Is it unfair competition to add a newly created image to a bag similar in appearance to a bag well-known among consumers as being produced by luxury brand Hermès?


In a July 9, 2020 decision (case 2017da217847), the Korean Supreme Court considered whether the defendant’s acts of manufacturing/selling a bag of which the front, side, handle, cover, leather strap (belt design), and clasp were similar in appearance to those of the well-known luxury-brand Hermès’ bag (shown on the left below), but to which the defendant had added a large image of cartoon-style eyes (shown on the right below), fall under the provisions of the Unfair Competition Prevention and Trade Secret Protection Act (hereunder “Unfair Competition Act”).

As Hermès did not have registered design or trademark rights in the bags relevant to this matter (namely the Birkin/Kelly bags), the complaint was based on unfair competition law. 

The court ruled that provisions of the Unfair Competition Act relating to causing source confusion (Article 2-1(a)) and tarnishing distinctiveness/reputation (Article 2-1(c)) did not apply, but in contrast with the earlier instance decision did deem that the ‘catch-all’ provision of unfairly appropriating the results of others’ efforts was applicable (Article 2-1(j) in the applied version of the law in this case, but Article 2-1(k) in the current Act, shown below).

Relevant Law

Unfair Competition Act — Article 2-1

The term “act of unfair competition” means any of the following acts:

(k) Any other acts of infringing on other persons’ economic interests by using the outcomes, etc. achieved by them through substantial investment or efforts, for one’s own business without permission, in a manner contrary to fair commercial practices or competition order


In the earlier instance decision, the High Court stated that the defendant’s bag, which was marketed under the slogan “Fake for fun”, included the defendant’s original image covering most of the front of the bag, with the unfamiliar combination of various mixed images expressing creativity and realizing a new aesthetic. Giving general consideration to the creativity and cultural value of the defendant’s product, as well as the defendant’s promotion/sales activity and marketing strategy, the High Court went on to state that the defendant’s actions were not deemed to entail free-riding on the fame of Hermès’ products, and did not violate fair commercial practices or competition order.

Further, the High Court stated that as the defendant’s products used shiny, inexpensive artificial leather and sparkly sequins which Hermès does not use, and the price of the goods, sales locations/methods and main customer base were also distinctly different, there was little chance of the defendant’s products being confused for Hermès’ products. For this reason, there was seen to be little concern that the defendant’s manufacture and sales activities would cause economic harm to Hermès or reduce Hermès’ market advantage, and so the defendant’s actions were not deemed to be infringing on other persons’ economic interests as required by Article 2-1(j) of the applied version of the Unfair Competition Act.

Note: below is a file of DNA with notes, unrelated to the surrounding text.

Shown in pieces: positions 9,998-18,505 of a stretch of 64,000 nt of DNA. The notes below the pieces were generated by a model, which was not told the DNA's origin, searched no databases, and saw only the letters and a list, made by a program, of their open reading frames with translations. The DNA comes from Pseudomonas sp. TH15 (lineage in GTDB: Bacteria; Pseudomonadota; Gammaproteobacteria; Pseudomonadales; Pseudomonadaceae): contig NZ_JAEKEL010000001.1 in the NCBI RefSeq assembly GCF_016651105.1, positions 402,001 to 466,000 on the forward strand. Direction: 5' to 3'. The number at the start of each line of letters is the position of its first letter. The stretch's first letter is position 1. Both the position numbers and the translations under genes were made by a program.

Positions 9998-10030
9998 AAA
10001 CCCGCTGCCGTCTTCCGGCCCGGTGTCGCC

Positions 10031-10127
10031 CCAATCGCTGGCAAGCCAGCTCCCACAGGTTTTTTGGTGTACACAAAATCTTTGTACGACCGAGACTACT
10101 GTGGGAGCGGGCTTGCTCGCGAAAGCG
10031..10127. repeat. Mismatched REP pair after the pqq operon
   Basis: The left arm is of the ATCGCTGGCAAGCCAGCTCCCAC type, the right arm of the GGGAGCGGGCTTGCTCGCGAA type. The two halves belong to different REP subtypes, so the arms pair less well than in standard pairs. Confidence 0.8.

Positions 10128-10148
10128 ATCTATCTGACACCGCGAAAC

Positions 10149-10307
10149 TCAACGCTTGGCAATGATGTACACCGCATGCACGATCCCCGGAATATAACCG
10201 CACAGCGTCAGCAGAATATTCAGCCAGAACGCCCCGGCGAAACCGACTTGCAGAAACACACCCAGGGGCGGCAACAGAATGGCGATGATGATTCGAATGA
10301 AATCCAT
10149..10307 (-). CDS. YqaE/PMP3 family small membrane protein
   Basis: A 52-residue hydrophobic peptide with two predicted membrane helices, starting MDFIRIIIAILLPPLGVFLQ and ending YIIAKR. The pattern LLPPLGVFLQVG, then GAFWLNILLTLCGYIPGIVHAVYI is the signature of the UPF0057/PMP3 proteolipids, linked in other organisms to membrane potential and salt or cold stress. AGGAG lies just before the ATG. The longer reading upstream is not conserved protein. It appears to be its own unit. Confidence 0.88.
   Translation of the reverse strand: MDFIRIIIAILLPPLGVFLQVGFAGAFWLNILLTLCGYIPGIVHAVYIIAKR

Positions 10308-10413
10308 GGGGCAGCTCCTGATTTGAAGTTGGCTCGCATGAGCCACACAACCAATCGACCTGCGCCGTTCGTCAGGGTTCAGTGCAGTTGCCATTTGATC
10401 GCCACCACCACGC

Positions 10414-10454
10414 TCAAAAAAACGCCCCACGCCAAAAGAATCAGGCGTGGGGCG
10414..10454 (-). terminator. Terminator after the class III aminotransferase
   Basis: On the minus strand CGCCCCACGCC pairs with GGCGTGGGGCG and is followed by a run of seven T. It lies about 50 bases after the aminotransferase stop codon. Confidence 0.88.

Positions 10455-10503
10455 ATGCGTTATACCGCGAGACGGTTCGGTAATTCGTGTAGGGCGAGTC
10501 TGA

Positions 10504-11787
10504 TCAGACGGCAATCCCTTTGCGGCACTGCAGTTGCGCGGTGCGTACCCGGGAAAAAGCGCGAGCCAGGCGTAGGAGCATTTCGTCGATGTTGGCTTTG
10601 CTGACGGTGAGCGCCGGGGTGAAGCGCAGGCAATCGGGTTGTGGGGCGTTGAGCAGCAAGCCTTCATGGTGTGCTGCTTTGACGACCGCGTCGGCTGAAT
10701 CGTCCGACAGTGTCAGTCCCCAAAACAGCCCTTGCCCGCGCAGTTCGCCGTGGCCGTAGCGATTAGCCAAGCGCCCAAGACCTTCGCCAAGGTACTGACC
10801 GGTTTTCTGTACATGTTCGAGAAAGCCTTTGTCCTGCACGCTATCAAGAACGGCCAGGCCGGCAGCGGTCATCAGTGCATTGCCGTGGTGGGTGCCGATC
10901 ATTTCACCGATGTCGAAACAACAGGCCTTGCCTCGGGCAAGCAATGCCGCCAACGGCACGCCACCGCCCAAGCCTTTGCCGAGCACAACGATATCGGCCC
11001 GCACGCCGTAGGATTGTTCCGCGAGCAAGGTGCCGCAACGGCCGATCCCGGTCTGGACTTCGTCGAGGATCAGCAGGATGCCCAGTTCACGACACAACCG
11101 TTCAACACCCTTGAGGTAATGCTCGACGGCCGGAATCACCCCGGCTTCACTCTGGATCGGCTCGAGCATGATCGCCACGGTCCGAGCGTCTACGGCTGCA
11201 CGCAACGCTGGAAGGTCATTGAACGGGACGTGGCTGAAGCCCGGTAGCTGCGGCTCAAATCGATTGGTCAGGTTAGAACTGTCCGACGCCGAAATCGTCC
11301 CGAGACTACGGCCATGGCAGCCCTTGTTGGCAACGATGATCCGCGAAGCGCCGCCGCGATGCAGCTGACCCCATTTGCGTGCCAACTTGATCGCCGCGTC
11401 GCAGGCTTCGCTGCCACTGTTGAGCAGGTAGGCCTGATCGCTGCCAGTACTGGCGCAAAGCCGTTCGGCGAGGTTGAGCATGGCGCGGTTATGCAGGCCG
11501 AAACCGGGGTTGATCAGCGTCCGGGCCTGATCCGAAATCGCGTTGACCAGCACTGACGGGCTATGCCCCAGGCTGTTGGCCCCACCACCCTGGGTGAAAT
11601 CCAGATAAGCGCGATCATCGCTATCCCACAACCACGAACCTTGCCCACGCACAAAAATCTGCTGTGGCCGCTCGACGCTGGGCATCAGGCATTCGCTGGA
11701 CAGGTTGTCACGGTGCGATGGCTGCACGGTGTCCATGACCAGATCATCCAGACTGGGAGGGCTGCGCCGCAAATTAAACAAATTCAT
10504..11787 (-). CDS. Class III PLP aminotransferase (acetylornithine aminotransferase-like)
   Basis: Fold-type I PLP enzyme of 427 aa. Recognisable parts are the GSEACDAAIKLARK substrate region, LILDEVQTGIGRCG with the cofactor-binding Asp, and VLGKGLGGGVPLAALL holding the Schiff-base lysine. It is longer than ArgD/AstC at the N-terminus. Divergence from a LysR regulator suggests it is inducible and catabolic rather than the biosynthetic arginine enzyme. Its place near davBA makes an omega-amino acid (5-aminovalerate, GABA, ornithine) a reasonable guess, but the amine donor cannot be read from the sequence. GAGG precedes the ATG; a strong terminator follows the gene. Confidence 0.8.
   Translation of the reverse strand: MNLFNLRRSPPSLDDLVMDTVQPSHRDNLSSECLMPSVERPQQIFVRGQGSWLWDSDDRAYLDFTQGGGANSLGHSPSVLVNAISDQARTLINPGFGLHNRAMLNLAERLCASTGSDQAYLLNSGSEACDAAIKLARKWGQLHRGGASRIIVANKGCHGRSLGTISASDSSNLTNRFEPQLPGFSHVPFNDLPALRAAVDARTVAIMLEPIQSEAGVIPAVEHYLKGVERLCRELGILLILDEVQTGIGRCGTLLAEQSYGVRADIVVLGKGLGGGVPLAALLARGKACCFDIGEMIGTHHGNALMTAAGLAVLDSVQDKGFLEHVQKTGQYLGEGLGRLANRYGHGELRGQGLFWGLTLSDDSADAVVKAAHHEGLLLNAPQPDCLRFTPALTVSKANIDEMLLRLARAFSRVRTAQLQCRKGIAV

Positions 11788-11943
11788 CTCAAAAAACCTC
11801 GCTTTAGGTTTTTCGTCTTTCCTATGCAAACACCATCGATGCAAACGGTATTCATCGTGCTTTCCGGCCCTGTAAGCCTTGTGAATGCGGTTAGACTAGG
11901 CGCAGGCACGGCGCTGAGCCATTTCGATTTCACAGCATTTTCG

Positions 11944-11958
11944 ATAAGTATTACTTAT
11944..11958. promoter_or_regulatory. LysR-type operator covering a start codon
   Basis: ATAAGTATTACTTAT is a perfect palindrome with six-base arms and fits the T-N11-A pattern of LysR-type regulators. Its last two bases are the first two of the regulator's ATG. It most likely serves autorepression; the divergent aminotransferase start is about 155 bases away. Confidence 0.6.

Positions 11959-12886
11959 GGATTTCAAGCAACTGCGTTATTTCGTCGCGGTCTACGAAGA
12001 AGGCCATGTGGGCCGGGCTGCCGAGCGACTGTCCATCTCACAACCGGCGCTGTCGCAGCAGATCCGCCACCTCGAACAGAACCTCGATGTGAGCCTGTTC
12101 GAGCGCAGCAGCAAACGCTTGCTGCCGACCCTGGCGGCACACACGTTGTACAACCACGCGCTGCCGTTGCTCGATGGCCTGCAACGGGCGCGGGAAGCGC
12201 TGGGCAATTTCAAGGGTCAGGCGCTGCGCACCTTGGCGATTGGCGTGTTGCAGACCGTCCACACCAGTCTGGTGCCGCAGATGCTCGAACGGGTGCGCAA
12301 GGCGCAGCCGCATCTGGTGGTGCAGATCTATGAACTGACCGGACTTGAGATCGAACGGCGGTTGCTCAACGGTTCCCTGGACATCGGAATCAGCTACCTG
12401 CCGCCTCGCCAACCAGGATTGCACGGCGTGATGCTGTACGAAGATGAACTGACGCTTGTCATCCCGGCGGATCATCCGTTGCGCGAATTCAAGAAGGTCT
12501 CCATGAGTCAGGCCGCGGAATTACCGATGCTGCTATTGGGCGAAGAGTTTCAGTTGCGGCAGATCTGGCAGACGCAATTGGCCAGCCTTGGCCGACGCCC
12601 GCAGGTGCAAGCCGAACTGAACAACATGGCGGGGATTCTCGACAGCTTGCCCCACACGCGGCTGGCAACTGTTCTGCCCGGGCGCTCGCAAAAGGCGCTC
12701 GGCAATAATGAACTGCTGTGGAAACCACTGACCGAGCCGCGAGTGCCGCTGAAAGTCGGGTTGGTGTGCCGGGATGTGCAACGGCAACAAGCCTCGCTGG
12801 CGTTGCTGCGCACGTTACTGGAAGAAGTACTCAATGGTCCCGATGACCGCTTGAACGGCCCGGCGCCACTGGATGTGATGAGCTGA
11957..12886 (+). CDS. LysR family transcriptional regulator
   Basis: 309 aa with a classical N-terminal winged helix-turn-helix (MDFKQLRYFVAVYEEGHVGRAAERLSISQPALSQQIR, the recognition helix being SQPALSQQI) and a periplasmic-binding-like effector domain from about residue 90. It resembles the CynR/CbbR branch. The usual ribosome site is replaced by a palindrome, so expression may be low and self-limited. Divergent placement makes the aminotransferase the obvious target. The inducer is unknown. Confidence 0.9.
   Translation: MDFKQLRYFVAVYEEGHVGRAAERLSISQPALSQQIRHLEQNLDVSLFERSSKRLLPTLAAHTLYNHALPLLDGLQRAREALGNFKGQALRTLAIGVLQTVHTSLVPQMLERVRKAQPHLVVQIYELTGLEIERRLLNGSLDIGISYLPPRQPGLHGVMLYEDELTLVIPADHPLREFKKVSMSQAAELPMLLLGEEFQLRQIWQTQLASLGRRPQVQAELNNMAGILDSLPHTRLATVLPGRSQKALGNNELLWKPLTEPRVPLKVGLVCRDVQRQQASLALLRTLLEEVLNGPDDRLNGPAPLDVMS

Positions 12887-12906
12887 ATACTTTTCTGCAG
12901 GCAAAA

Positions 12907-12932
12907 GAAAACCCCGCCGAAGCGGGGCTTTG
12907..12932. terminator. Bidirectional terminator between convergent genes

However, the Supreme Court reached a different conclusion, stating that despite the ‘Fake for fun’ slogan, the form of the defendant’s bag was similar to Hermès’ and the intent to free-ride on the fame and awareness of Hermès’ bags is apparent; commercially selling a product by adding a new image to an item already widely known among consumers as that of another party cannot be seen as being in keeping with fair commercial practices or competition order. The Supreme Court noted that in order to utilize an item widely known among consumers as that of another party, an example of fair commercial practice would be cooperation/collaboration under a contract.

The Supreme Court went on to state that Hermès limits the supply of their bags relevant to this case (the Birkin/Kelly bags), and the defendant’s sales of similar products could be an obstacle to maintaining their scarcity. Further, if the defendant was to continue manufacturing and selling their bag domestically, it could have an effect on the demand for Hermès products or result in potential consumers not purchasing Hermès products due to their scarcity or depreciation in value.

Based on the above, the Supreme Court quashed the earlier decision and remanded the matter to the High Court, stating that the law was incorrectly applied when determining that the defendant’s actions did not come under the definition of unfair competition.


The Supreme Court exemplified cooperation/collaboration under a contract as being fair commercial practice, while having an intention to free-ride is not. As to how an intention to free-ride may be determined, it appears that the level of fame and awareness of the other party’s goods are important. As to whether economic interests are infringed, practical factors such as scarcity and depreciation (dilution) were considered. In the absence of practically any other remedy, the Supreme Court applied the general/supplemental ‘catch-all’ clause of the Unfair Competition Act, and in consideration of all of the above factors, I think that the Supreme Court’s determination that the defendant’s actions constitute unfair competition is appropriate.

Based on this decision we must keep in mind that even for unregistered IP rights, if the original product is the result of substantial investment or efforts, any non-authorized commercial use could be considered an act of unfair competition, even if there is recognized to be separate creativity in the resulting product.